Friday, 3 April 2015

The Rivers of London (and the subterranean city life)

After visiting a mate in Norfolk a few years ago, I found I had a spare hour to kill in London, so I wandered around the Thames where I’d worked at a few pubs and bars in the early eighties. I very quickly became lost, and even found myself on the wrong side of the river. I finally realised my whole memory of how to get around the city was actually based on the Tube map, and not on any surface reality at all.

I finally found one of my old workplaces. On this sweaty summer’s day, it was filled with lager louts and European sightseers. The floor was sticky and the staff frazzled. I had trouble recognising the location let alone the pub, a place where I’d appeared as a broke colonial one foggy autumn morning, daunted by the sight of the domineering publican in his three-piece suit lording it over the staff, insisting we show respect as we were in full view of the Houses of Parliament. My services ceased to be required after I called a customer “mate”.

But of course, in London nothing is quite as it seems. The Lord of his Manor was in fact a notorious drunk and womaniser, who held court in the latter hours of the evening in an increasing sway of plummy vowels and dribble, with one hand on a scotch and the other searching for the nearest bottom. He was finally pulverised by someone’s husband, and lost the pub.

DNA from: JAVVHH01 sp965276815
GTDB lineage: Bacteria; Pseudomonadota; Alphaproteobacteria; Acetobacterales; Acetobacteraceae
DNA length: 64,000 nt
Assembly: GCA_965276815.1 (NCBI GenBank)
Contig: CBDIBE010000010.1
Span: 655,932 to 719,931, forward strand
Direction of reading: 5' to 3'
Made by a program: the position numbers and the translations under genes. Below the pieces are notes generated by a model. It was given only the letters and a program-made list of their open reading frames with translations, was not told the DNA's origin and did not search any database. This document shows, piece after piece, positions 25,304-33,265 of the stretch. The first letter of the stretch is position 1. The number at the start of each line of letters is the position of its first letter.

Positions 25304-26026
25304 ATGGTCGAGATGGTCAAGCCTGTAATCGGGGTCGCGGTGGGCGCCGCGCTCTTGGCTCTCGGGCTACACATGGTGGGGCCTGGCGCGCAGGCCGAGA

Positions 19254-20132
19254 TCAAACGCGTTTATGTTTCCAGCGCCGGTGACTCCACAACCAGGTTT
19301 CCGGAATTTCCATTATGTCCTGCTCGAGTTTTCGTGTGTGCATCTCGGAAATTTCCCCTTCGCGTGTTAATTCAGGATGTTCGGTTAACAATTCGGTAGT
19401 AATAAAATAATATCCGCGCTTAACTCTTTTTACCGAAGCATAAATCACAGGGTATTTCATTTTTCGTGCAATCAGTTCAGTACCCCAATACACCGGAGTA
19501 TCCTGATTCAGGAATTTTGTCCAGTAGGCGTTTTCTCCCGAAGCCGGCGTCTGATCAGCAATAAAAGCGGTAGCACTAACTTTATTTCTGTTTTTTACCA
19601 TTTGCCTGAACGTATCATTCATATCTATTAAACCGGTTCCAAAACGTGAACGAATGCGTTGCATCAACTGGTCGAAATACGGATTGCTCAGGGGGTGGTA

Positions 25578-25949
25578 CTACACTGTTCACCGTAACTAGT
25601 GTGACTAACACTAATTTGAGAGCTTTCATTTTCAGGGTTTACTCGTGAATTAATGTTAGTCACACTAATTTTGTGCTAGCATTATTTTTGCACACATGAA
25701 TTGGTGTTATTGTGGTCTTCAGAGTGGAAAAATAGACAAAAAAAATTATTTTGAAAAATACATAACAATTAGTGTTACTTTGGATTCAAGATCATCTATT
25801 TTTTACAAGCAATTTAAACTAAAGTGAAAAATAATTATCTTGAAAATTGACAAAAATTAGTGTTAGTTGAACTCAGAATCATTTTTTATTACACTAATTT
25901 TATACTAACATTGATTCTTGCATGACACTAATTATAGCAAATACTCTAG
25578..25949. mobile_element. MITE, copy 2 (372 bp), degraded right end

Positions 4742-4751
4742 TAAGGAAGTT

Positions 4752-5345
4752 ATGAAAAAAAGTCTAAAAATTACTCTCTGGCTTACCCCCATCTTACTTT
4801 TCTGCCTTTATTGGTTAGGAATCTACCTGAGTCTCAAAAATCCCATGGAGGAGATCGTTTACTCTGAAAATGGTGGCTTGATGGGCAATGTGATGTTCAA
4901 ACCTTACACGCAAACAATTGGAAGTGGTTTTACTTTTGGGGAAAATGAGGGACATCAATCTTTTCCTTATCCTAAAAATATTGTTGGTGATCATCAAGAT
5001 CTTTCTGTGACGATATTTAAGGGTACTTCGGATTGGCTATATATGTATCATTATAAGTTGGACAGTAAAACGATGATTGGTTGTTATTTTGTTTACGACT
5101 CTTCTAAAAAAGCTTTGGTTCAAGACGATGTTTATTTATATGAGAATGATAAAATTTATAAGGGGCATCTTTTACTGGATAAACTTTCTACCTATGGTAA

When I saw Ben Aaroniovitch’s Rivers of London, I was particularly impressed with the cover - a map not so much of the streets of London, but its rivers, many of which now run underground. I was intrigued by the difference between the surface topography and the subterranean, and bought the book.

And, in a background sense only, it did enlighten me about what lies beneath the city. Of course, in a crime and mystery sense, it also dealt with what lies beneath the society: in this case, sleaze, power and magic.

I enjoyed it as a good and easy read with a likeable protagonist. So much so, I bought the next two books in the series, Whispers Underground and Moon over Soho, only ten dollars each at Berkelouw in Leichhardt.  There are now two more books, Broken Homes and Foxglove Summer. The rate he's churning them out, there will no doubt be a TV series soon.

It has been described as a cross between Harry Potter and The Bill, but is more sexy and stylish than either of those, without the gravitas of the former or the desperate reality of latter.

If my old boss was in the book, he would have had his face sucked off by a demon in the form of a sexy young woman, rather than just being beaten up by her husband.

And he probably would have deserved it.


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